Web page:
Markets await GBP GDP figures

Tom Tong27/Apr/2011Currency Updates


The pound fell to a two week low versus the euro yesterday and is set to face more pressure if GDP data, due out this morning at 09:30, comes out weaker than expected and further sets back expectations for an interest raise hike in the near future.

The fear is that the figure will come below 0%, which would technically mean that the UK will have slipped back into a recession, which would heap massive amounts of selling pressure onto the pound. However, it is more likely that the figure will come out slightly above expectations, giving the pound some near-time respite.


The dollar dropped against a range of currencies yesterday as investors expect no surprises from the US Federal Reserve’s policy meeting later in the day while the Japanese yen was dented briefly after Standard and Poor’s cut its rating outlook.

Many traders expect the dollar’s index against a basket of currencies to descend to an all-time low after it hit a new three-year low on Wednesday, pummelled by widespread expectations that the Federal Reserve will drop no hint of a policy tightening, even though it will complete its quantitative easing policy in June as planned.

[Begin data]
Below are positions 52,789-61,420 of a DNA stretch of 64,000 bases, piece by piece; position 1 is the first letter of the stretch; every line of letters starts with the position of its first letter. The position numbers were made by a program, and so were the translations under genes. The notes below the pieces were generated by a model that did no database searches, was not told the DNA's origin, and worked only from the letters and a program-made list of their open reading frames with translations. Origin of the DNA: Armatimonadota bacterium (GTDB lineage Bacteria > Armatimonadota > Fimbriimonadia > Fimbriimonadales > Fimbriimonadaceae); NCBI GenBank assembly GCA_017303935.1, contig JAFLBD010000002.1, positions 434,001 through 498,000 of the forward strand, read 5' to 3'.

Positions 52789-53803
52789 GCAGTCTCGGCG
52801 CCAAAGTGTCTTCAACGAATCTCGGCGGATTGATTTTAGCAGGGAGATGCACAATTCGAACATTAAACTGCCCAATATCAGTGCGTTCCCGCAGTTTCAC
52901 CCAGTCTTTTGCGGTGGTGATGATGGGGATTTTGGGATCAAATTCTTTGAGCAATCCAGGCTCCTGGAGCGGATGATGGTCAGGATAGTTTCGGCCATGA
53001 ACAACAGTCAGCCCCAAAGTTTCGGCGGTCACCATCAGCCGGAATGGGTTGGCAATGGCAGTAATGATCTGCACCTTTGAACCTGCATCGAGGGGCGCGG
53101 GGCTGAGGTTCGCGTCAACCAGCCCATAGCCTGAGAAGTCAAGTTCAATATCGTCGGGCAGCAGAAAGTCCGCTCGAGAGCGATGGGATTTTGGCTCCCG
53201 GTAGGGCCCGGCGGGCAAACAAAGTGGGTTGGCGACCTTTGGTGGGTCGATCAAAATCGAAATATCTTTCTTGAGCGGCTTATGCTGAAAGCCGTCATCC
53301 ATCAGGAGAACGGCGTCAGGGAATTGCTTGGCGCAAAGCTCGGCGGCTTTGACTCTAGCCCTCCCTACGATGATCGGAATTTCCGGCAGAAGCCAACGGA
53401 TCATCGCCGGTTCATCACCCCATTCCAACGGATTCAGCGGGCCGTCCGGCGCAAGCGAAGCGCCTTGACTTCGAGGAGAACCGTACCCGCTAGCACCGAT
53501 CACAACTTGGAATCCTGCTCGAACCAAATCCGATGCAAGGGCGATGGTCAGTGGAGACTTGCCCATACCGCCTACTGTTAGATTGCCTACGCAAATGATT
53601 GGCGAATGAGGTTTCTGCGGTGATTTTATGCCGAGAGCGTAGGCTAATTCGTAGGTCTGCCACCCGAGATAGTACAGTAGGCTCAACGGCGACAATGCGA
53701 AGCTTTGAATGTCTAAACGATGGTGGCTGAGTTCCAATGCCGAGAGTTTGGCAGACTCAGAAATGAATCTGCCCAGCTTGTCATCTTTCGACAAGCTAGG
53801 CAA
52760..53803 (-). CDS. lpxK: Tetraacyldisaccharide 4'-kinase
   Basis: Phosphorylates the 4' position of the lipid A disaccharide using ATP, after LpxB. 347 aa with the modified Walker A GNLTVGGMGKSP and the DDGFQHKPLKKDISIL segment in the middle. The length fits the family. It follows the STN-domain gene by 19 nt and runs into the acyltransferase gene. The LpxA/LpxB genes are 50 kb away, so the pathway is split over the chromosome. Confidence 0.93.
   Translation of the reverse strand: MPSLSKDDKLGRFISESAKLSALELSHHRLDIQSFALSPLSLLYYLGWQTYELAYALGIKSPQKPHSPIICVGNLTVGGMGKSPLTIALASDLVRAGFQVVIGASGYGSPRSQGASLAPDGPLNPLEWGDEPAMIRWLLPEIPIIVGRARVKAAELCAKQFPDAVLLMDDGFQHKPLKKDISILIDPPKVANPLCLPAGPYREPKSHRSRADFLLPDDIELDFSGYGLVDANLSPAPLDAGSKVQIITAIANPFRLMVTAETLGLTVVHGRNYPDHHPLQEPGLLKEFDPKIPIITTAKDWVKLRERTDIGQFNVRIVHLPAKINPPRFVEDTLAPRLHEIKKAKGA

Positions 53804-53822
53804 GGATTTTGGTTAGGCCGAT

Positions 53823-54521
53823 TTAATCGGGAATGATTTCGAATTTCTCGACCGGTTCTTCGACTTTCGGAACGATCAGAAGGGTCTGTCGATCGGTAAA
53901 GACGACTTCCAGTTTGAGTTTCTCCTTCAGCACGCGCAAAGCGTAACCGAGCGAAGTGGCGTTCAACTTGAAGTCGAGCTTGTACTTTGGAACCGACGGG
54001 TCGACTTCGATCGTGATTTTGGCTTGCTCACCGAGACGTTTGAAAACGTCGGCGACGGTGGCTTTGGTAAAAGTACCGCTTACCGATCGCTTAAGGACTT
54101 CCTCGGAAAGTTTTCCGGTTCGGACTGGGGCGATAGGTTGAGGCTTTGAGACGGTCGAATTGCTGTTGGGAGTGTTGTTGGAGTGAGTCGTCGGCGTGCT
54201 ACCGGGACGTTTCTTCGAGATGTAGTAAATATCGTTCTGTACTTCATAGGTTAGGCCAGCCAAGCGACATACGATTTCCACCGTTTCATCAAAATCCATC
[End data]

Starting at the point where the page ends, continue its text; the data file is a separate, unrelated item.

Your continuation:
The yen weakened against the dollar from one month-high earlier in the day on the back of a fall in the two-year US Treasury yield to one-month lows.

The Fed is expected to say it is in no hurry to scale back its massive support for the economic recovery, in contrast to the European Central Bank, which hiked rates last month and looked poised to deliver more to combat the threat of rising inflation.


Yesterday saw the euro strengthen against the greenback for the seventh day of trading – the longest period since March 2009, resulting in profitable returns on long positions.

The European Central Bank raised interest rates to 1.25%, which is against the ECB targets which aimed to keep inflation below 2% for this month. However, because of sovereign debt issues escalating further because of growing crisis issues on the back of peripheral countries Greece, Portugal and Ireland, this has been the main driver in pushing up the interest rate.


Written by Tom Tong

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